• Responding to requests like this can be daunting for pharmacies.
  • Pharmacy lawyers can also assist in advising rights in the Pharmacy Benefits Manual or under state and federal law.
  • State laws often regulate how a PBM can conduct an audit of a pharmacy.

After Results Have Been Issued

  • The other time pharmacy lawyers get involved is after the results have been issued.
  • The PBM may find discrepancies, which the pharmacy has the opportunity to appeal.

 PBM

  • Pharmacy Benefits Manager.
  • This is a unique and niche claims reimbursement process.
  • Rather than do it themselves, companies such as BlueCross will farm out the management of the pharmacy benefit to companies called PBMs.
  • Express Scripts is independent, while OptumRx and Prime Therapeutics are owned by health insurance companies.
  • The responsibility is to manage a pharmacy network where the contract with a network of retail pharmacies is to negotiate drug prices for the various medications that will be covered.
  • They also manage what types of medications are and are not covered.
  • One of the ways PBM makes money is through the concept of spread pricing, where they charge the health insurance company one price but pay the pharmacy a lower price and keep the difference as an ‘administrative’ fee.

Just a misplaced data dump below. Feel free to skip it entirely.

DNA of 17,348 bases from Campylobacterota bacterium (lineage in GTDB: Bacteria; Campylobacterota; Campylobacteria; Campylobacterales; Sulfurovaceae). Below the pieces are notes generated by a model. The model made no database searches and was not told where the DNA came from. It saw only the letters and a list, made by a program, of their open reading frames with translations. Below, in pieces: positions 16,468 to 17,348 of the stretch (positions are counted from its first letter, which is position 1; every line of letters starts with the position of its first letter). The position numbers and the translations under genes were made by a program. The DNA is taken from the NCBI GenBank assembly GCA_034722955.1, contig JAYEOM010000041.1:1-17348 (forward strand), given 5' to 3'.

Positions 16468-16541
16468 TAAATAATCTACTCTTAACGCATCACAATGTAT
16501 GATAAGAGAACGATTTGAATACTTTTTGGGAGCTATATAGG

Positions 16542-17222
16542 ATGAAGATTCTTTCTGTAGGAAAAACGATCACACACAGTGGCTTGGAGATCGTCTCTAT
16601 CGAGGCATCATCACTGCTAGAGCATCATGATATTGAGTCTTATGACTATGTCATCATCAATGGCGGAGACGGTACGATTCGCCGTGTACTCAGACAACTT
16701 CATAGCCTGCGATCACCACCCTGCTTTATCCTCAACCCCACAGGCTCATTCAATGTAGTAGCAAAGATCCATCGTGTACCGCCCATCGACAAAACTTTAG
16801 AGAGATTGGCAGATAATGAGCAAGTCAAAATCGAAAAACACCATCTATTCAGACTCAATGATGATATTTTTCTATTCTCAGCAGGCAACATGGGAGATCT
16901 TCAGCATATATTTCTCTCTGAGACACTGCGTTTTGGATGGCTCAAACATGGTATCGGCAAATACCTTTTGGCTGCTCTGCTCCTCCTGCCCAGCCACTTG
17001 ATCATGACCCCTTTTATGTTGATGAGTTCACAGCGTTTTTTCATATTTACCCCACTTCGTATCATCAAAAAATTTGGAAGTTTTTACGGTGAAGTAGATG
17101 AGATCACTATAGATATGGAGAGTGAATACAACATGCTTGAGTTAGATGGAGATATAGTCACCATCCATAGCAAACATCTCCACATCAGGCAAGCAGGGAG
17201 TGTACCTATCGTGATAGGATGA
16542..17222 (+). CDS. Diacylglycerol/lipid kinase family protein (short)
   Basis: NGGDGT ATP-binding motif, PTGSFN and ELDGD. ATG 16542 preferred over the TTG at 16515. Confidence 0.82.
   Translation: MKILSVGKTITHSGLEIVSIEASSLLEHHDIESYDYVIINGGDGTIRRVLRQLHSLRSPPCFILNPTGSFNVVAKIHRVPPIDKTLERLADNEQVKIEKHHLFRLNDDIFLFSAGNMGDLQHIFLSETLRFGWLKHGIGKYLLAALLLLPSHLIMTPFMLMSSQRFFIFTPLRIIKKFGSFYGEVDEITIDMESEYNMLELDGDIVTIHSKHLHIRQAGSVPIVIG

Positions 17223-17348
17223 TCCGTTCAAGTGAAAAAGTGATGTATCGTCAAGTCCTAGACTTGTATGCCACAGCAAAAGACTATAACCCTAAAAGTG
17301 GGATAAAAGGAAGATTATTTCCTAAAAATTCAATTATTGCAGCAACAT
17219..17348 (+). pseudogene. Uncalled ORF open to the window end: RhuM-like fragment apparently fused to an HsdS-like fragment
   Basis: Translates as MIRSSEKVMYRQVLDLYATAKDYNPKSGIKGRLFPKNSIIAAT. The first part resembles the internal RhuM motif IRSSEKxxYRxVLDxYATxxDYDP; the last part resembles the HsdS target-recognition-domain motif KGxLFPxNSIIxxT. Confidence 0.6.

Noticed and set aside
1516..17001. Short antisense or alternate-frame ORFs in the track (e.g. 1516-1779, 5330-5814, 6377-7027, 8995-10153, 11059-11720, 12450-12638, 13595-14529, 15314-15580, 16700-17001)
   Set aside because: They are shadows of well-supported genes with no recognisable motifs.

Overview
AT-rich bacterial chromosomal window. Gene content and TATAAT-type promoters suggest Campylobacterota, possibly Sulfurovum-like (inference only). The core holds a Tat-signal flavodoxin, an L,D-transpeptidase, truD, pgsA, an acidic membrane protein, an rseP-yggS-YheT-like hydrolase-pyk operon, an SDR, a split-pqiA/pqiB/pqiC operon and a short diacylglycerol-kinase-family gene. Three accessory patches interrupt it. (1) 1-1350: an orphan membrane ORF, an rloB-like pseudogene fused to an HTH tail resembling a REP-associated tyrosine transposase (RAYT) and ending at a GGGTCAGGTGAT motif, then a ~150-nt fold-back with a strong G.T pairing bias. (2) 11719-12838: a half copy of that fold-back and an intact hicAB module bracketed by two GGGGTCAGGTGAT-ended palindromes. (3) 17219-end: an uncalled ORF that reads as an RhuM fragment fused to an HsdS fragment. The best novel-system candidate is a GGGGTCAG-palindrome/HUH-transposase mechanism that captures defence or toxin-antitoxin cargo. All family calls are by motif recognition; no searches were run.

• The overall mission statement is to manage the pharmacy benefit on behalf of their clients.

 Changing Industry

 Compounding Pharmacies

  • There has been a rise in compounding and specialty pharmacies.
  • Compounding pharmacies created custom-made medications for each patient.
  • Recently, there have been a lot more regulations with compounding pharmacies, as they serve an important and unique purpose within the overall healthcare system.
  • Compounds get an exception from the FDA labeling requirements, provided they meet certain statutory requirements.
  • Part of Jesse’s role is counseling pharmacies on how to meet those statutory requirements.
  • When billing the PBMs, the substantial record keeping needs to be addressed. There can be 25 different ingredients in one claim.
  • Jesse refers to this as quasi litigation, and goes back and forth with the in-house general council for the PBMs or insurance companies about whether or not the product should be covered and if the pharmacy complied with the manual submission requirements.